Info Favorites Register Log in
myArmoury.com Discussion Forums

Forum index Memberlist Usergroups Spotlight Topics Search
Forum Index > Makers and Manufacturers Talk > I need some advice on quillon terminals..... Reply to topic
This is a standard topic Go to page 1, 2  Next 
Author Message
Jesse Belsky
Industry Professional



Location: Durham, NC
Joined: 12 Aug 2007

Spotlight topics: 1
Posts: 171

Feedback score: None
PostPosted: Fri 01 Nov, 2013 1:15 pm    Post subject: I need some advice on quillon terminals.....         Reply with quote

I was hoping the myArmoury brain-trust could help me out. I'm struggling to devise a technique for creating "beaded" style quillon terminals. In looking at originals, like the ones in the photo below, there is essentially zero clearance between the round ball shapes and the small disk shapes that separate them from the rest of the quillon. None of my lathe tools can match this. I got tired of trying to do this freehand, and I bought a small "radius turning" attachment for my lathe. However, when that tool swings to the side, it eliminates too much metal on the outside of the cut. I.e., if I am turning the ball shape, the lathe tool obliterates the metal where the disk shape would be.

Does anyone have some advice for me? I've seen other contemporary makers do this well, but i can't figure out how. Assuming lost wax casting, and CNC are out, what's left? Are these finials always forged with some kind of die? Does one make specialized lathe tools with the bead profiles?

I'd really appreciate any advice......
thanks
Jesse



 Attachment: 63.11 KB
G48915_10.jpg

View user's profile Send private message Visit poster's website
Sean Flynt
myArmoury Team


myArmoury Team

Location: Birmingham, Alabama
Joined: 21 Aug 2003
Likes: 10 pages
Reading list: 13 books

Spotlight topics: 7
Posts: 5,884

Feedback score: 100%
(1 total ▮ 100% positive)
PostPosted: Fri 01 Nov, 2013 1:25 pm    Post subject:         Reply with quote

Couldn't you just heat the end of the cross, swell that portion by hammering (as if trying to peen it) and then shape with files?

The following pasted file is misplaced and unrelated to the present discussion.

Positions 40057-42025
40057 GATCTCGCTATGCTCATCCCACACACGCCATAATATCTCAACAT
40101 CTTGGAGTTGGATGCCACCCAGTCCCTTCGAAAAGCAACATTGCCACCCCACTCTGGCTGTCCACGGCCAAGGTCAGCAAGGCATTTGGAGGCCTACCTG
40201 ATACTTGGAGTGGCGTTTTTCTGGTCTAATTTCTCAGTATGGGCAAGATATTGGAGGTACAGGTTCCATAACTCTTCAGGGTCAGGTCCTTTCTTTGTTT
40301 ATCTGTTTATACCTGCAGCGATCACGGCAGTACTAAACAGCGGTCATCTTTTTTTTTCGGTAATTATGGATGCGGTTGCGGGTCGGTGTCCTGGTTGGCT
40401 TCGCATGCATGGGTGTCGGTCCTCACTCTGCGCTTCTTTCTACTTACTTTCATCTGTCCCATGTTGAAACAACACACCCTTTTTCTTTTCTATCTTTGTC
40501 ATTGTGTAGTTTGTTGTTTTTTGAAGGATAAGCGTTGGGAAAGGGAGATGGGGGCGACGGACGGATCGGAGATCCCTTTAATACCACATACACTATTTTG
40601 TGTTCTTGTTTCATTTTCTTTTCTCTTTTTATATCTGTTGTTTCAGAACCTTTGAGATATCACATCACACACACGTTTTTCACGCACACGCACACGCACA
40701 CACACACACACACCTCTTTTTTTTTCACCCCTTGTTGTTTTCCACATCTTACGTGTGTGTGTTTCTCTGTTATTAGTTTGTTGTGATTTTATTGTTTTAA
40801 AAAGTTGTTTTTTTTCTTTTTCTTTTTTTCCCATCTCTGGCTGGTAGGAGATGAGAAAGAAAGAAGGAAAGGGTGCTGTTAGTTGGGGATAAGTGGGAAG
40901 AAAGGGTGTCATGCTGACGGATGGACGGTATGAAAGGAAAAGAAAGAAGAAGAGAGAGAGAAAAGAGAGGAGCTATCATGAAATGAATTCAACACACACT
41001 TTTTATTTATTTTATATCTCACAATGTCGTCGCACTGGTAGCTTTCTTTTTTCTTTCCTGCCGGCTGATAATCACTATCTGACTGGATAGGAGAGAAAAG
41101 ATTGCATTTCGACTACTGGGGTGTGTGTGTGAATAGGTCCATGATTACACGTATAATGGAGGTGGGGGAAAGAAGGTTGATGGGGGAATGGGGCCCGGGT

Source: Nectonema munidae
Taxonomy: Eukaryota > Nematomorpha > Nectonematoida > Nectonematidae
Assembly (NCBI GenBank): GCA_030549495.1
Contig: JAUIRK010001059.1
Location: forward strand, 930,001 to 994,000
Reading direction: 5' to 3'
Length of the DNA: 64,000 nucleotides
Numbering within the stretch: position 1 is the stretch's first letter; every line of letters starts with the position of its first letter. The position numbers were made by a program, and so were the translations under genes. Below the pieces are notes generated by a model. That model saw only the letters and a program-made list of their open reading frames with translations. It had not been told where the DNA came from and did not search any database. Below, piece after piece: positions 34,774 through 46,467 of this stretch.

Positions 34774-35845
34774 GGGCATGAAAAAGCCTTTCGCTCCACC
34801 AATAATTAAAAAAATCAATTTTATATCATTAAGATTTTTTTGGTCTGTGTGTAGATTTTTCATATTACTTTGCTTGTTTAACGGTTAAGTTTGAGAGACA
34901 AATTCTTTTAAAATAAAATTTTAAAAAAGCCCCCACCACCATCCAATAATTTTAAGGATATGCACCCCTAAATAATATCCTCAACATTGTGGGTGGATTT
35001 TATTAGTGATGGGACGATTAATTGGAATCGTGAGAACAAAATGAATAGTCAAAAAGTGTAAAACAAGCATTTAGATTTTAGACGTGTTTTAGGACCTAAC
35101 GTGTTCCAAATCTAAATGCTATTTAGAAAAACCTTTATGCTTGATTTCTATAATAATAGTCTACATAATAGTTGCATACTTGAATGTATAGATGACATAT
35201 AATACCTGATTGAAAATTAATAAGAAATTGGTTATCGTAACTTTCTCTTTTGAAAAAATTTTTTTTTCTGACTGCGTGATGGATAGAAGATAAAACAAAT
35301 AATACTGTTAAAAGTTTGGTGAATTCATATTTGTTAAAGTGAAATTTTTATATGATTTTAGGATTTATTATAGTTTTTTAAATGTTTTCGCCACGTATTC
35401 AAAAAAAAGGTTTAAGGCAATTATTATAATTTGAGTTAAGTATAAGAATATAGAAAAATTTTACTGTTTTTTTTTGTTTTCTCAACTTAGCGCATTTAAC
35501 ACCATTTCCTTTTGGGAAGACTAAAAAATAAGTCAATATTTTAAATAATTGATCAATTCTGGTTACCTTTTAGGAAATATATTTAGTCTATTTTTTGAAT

I think that's how it was done, historically, though I've often wondered if some of the very large terminals on very narrow crosses were applied over a post-like section on the end of the cross and riveted.

-Sean

"Everywhere I have searched for peace and nowhere found it, except in a corner with a book"- Thomas a Kempis (d. 1471)
View user's profile Send private message Send e-mail
Jesse Belsky
Industry Professional



Location: Durham, NC
Joined: 12 Aug 2007

Spotlight topics: 1
Posts: 171

Feedback score: None
PostPosted: Fri 01 Nov, 2013 8:54 pm    Post subject:         Reply with quote

Doing upsetting that specific is way beyond my smithing skills, although I don't doubt someone good enough could do something like that. Filework doesn't seem like the right answer either. I considered "beading" little steel shapes onto a thinner shaft, but without brazing or something it doesn't seem like they would stay fixed and not rotate. I think historically it was probably done with swaging dies like in this video: http://www.youtube.com/watch?v=QFqBfLtrHz0
The ball swage i could probably fabricate....not sure how to do the little discs though. Maybe if I could forge in the balls I could put the piece back on the lathe to turn the disks......hmm.
View user's profile Send private message Visit poster's website
Mikko Kuusirati




Location: Finland
Joined: 16 Nov 2004
Reading list: 13 books

Posts: 943

Feedback score: None
PostPosted: Fri 01 Nov, 2013 11:34 pm    Post subject:         Reply with quote

There's any number of ways one could come up with, and I'm sure most of them were used historically at some point.

If I had to guess, I'd say in the picture you posted the quillon ends were forged club-shaped, much like a bowling pin, and then three grooves were filed with a small triangular file to separate the disks from the ball and the inner disk from the rest of the quillon; the rest is clean-up (like rounding out and smoothing the ball).